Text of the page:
How Stress From COVID Can Effect Your Gut Flora

Show Stress Can Effect Your Gut Flora

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Philadelphia HealthPhiladelphia, PA - Stress is often considered a catch-all explanation for many ailments, such as random headaches, anxiety, back pain, and similar opaque symptoms. The fast-paced lifestyle, whose demands take a significant toll on a person's psyche, is usually identified as the prime suspect.


The Effect of Stress on Gut Flora 

Often there is no scientific consensus on these claims, but there might still be something to it. The detrimental effect on gut flora is well-documented.

Stress is known to kickstart the cascade of inflammation within the body, which changes the gut flora's composition and causes imbalances in the gut-brain axis.

This results in digestive issues and may explain psychological problems like burnout, nervousness, motivation issues, etc. Namely, the gut contains lots of nerve fibers – much more than is considered 'necessary' – which is why scientists think it may actually affect brain function.

If you've ever had 'butterflies' in your stomach, you're already intimately aware of this type of connection. It's no coincidence. It's called 'gut feeling' after all.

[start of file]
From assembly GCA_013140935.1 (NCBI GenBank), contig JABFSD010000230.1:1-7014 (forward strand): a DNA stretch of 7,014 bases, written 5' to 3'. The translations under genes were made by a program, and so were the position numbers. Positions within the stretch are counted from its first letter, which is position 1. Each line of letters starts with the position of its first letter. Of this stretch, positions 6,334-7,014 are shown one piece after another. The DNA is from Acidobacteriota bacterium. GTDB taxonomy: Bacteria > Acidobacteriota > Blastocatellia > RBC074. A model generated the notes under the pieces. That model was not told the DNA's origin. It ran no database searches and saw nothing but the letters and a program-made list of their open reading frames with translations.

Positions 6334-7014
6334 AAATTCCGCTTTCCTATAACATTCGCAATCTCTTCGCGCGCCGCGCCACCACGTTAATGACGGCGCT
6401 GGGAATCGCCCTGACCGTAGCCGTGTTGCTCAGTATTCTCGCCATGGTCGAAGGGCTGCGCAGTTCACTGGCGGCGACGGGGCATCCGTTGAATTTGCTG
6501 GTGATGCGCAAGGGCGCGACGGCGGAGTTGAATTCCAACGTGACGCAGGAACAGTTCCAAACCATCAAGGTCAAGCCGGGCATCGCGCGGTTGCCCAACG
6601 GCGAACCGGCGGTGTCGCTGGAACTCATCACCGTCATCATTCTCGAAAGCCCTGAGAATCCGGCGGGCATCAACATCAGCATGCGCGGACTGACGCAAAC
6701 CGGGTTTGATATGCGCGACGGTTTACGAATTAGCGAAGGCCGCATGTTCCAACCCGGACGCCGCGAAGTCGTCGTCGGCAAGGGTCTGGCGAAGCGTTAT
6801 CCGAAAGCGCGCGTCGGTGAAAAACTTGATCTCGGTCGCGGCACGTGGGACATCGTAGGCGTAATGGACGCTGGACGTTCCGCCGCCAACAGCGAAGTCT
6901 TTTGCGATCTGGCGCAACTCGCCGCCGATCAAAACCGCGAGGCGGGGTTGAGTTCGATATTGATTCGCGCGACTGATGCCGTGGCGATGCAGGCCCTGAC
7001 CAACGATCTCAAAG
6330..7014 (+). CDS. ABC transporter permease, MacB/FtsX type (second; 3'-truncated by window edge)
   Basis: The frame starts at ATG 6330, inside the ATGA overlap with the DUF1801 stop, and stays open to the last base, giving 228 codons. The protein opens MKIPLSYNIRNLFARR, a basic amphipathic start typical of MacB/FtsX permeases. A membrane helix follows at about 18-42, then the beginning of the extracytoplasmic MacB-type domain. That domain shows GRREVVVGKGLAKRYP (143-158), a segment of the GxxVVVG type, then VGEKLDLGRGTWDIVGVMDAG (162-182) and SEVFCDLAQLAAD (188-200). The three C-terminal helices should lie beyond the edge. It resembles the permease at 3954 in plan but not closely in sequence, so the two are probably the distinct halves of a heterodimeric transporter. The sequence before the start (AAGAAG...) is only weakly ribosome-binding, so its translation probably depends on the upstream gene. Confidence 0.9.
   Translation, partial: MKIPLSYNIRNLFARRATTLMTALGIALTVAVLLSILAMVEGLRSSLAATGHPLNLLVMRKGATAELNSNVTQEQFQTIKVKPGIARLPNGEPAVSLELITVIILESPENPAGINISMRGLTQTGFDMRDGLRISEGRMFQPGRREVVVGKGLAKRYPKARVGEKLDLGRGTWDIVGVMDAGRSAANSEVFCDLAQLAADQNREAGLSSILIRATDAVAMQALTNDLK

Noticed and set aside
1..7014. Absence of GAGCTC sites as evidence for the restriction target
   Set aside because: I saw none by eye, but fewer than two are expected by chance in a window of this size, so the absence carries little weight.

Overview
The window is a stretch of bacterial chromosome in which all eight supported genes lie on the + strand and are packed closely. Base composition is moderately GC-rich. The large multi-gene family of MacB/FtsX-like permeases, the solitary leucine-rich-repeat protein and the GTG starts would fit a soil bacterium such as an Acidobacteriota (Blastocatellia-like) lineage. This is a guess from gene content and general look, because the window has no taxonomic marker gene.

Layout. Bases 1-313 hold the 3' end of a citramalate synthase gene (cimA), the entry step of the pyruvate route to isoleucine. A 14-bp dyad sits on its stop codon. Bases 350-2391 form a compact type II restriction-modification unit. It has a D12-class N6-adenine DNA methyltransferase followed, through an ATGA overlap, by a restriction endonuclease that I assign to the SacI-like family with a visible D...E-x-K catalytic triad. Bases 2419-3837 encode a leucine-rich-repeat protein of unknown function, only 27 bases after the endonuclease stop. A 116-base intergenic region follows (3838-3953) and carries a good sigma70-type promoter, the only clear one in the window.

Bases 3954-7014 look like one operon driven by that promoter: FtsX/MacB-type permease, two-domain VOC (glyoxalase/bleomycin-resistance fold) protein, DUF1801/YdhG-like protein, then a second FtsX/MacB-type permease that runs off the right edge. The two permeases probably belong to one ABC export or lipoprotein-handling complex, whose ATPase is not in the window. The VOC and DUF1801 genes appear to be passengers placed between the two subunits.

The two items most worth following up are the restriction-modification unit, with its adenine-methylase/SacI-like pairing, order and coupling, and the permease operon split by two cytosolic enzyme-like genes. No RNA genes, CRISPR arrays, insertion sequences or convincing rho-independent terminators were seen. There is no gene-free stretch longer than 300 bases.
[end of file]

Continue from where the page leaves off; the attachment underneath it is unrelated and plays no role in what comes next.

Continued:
Now, back to the stress issue. Obviously, by throwing your gut flora out of whack, you're likely doing harm to your mental health. The gut flora of people with mental health issues differs from that of healthy people.

There are several ways to remedy this issue – by using prebiotics or probiotics.

Prebiotics are substances that feed the bacteria and help the body maintain the correct balance on its own. Probiotic substances introduce the bacteria directly and usually consist of strains that have been proven to aid digestion.

So, what can you do to aid your stress-ridden self? Well, either take a step back and reevaluate your life or… munch on something rich with good bacteria. It might do your brain good!


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